How To Test A Boat

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If you think you’ve found the boat of your dreams,

it’s time to test it. Testing your boat is more

than just taking it for a test drive around the

harbor. You should look at everything closely, as

a professional boat tester would.

Sometimes, it can be hard to tell a top quality boat

from one that may have problems later on. To an

untrained eye, both can look good on the surface.

When you start to break everything down and give it

a careful inspection, you’ll be able to tell a great

boat from a not-so-great boat.

By opening up all doors and access plates, you can

get great insight on the the construction of the

boat. You should also stick your head into the

anchor locker of any boat you are considering to

buy, as if they’ve cut any corners you’ll normally

be able to see it here.

Looking into the anchor locker also lets you look

at the hull to deck joint. If there is light

coming from through, or if the fiberglass around

the joint can be seen through, it normally means

the boat has poor construction.

When you buy a boat, you should put it through a

rigorous visual inspection. It’s also equally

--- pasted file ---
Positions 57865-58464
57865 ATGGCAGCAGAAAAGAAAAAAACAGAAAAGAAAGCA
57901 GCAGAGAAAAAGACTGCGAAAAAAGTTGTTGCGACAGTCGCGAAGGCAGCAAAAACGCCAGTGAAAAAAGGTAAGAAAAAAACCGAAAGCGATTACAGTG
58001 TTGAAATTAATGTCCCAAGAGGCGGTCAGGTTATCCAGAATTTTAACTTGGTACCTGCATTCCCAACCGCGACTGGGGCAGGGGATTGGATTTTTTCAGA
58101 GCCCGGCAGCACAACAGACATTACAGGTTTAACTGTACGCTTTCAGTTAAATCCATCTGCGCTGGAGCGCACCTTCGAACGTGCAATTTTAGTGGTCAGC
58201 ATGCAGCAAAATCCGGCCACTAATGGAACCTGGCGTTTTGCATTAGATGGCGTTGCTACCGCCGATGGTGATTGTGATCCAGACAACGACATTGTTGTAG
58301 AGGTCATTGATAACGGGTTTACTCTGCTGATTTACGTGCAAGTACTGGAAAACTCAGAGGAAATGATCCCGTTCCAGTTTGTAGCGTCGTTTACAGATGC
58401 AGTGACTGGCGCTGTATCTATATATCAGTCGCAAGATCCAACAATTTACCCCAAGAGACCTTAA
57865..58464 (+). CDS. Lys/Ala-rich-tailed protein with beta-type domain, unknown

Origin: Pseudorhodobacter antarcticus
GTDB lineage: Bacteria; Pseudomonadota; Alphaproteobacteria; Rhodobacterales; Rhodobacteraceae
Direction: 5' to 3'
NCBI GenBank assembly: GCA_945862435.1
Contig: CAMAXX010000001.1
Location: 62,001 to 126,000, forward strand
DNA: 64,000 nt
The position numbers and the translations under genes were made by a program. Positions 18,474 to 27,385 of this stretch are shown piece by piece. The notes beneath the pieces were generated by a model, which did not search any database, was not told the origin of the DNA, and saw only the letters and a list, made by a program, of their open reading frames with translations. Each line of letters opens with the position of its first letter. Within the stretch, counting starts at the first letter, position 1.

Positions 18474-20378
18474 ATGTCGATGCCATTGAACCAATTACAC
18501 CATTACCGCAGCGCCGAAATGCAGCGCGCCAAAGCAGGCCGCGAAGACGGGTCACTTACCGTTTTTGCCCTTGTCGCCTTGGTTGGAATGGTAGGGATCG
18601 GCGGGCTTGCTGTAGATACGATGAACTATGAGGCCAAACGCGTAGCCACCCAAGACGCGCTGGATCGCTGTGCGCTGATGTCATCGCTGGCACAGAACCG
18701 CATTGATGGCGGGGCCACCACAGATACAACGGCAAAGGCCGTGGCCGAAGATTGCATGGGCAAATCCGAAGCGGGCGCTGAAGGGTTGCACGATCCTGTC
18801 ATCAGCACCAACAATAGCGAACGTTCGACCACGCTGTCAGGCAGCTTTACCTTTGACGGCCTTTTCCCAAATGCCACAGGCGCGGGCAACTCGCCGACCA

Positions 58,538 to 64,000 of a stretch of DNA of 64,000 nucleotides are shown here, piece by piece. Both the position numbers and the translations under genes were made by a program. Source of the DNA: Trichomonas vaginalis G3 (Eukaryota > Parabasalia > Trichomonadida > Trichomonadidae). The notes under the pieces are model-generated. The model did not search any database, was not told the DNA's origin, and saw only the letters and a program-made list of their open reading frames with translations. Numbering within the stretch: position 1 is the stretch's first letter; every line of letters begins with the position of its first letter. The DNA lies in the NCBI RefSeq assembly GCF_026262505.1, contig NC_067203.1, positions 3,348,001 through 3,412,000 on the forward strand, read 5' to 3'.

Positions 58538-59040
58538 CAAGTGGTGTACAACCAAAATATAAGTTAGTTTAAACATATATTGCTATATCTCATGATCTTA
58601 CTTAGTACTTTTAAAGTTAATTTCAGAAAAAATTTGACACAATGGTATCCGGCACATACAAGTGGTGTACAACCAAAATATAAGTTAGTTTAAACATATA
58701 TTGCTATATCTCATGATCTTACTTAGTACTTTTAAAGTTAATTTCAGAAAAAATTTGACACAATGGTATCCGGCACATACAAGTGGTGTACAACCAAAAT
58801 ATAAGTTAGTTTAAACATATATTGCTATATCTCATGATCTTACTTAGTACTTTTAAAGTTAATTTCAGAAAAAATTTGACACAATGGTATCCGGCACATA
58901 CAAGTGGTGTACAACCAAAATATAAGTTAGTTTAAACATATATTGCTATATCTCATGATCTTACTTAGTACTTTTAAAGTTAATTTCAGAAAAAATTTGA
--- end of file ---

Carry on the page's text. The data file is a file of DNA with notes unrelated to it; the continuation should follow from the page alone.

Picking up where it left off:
important to conduct a vigorous test on the water

as well. A private seller or dealer will

normally want to stack the deck, ensuring that

the boat will perform well.

Normally, this involves a near empty gas tank,

no gear or extra passengers, and keeping the

boat in sheltered water. Therefore, it’s up to

you to insist on a more realistic test. Think

of the test as an actual day out on the water,

and you’ll find out if the boat is indeed something

you should spend your money on.

During your water testing, you should determine

if the boat performs well and meets all of your

expectations. You should determine if the boat

travels at the right speeds, and whether or not it

is capable of doing everything that you plan to

do with it after you buy it.

When test driving the boat, you should put it

through all paces in open water, cutting waves at

all angles. If you plan to test a saltwater boat,

you should bring along a 5 gallon bucket and try

throwing some water onboard. Any boat you plan

to use offshore should quickly shed water through

the scuppers. Some boats will pool water in the

bow and drain slowly – which can be very dangerous

in rough waters.

If a seller or dealer balks at the mention of any

requests you have, simply find yourself another

dealer or another boat. There are plenty of great

quality boats available, ranging in prices. Make

sure to check everything very carefully before

you make any decisions.

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